I received a copy of this book from the publicist in exchange for an honest review. All thoughts and opinions expressed here are my own.
I’m a sucker for poetry and metaphorical writing. I’ve had Flèche on my TBR ever since it first released and was convinced further when it was longlisted for the International Dylan Thomas Prize. Here’s a book I really hope wins it because it certainly won my heart!
Flèche (the French word for ‘arrow’) is an offensive technique commonly used in fencing, a sport of Mary Jean Chan’s young adult years, when she competed locally and internationally for her home city, Hong Kong. This cross-linguistic pun presents the queer, non-white body as both vulnerable (‘flesh’) and weaponised (‘flèche’), and evokes the difficulties of reconciling one’s need for safety alongside the desire to shed one’s protective armour in order to fully embrace the world.
Central to the collection is the figure of the poet’s mother, whose fragmented memories of political turmoil in twentieth-century China are sensitively threaded through the book in an eight-part poetic sequence, combined with recollections from Chan’s childhood. As complex themes of multilingualism, queerness, psychoanalysis and cultural history emerge, so too does a richly imagined personal, maternal and national biography. The result is a series of poems that feel urgent and true, dazzling and devastating by turns.
Before we delve into the actual contents of this collection, shall we take a moment to appreciate its title? Like the synopsis says, flèche is a pun about the non-white body and how it is both vulnerable (“flesh”) and weaponised (flèche, an offensive technique in fencing, a sport the poet took up in their childhood).
This is a powerful collection of poems that explores queerness, being bilingual, imperialism, and the poet’s own strained relationship with her mother. Chan had me right from the Preface with this quote:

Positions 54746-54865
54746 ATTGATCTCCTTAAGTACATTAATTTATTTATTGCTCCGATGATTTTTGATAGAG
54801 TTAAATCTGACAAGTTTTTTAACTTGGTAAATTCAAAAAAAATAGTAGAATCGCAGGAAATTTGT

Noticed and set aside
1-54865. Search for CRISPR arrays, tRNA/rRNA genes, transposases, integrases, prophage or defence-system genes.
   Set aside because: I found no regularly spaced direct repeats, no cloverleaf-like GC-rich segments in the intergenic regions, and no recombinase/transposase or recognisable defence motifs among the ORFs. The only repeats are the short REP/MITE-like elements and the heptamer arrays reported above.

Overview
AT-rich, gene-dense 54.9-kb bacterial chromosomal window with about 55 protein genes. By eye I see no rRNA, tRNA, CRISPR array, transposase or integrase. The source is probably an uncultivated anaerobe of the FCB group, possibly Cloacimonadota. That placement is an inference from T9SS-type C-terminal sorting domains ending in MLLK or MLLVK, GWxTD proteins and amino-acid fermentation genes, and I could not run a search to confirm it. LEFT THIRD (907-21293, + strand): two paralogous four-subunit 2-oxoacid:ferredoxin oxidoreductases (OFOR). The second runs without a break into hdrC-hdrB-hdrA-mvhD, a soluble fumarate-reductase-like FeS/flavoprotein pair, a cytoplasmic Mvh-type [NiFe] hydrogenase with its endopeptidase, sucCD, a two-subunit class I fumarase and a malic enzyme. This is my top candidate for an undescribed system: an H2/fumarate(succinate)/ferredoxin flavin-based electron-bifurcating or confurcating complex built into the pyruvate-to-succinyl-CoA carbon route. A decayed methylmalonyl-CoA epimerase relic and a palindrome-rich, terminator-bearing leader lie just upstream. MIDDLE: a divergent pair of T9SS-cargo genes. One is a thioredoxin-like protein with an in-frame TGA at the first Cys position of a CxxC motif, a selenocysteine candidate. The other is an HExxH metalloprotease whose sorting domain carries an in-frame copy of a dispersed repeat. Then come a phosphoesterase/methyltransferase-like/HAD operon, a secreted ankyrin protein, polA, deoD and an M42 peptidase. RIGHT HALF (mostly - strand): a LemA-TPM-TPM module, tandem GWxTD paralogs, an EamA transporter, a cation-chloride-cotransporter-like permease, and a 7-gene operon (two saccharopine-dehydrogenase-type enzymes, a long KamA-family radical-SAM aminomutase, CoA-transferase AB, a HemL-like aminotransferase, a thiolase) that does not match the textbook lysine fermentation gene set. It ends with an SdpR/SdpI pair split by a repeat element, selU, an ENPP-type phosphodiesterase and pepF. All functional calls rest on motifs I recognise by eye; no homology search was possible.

“There are many reasons for my writing in your language. Ask your government, ask mine.”
Many of these poems discuss how the poet must battle against her identity being suppressed in white spaces and her queerness in her own family.
The writing is powerfully alliterative — the kind that deserves to be read out loud to fully savor the beauty of it. And Chan’s dynamite writing voice makes it hard to believe this is a debut work!
“To curse our bodies for denying us rare gifts of sons, despite offerings reserved for deities disdainful of another prayer.”
As a bilingual, I particularly loved how some of the poems explore identity through a bi-/multilingual lens. They speak of how speaking different languages is much like having two different identities/selves.
“Tonight, I forget that I am bilingual. I lose my voice in your mouth, kiss till blood comes so sorry does not slip on an avalanche of syllabeles into sorrow.”
Chan also talks about how problematic stories of yore about filial piety can be. Respect is a huge deal in Asian culture, especially towards parents. And I’ll be the first to say it — it’s almost always a one-way street.
“Once more I detect
how dispensable the child’s body is, how right it is that he
suffers an ideological wound, how his parents
might have slept fitfully that night, roused by their child’s
cries as mosquitoes encircled him, or perhaps
blocking back a tear while thinking how good
the boy is, how proper this bloody
business of proving one’s love.”
In all, Flèche is a powerful collection of poems about identity, language, and the queer body. It’s a book I know I will keep going back to over and over again because poetry like this deserves to be re-read.
Rating: 5 out of 5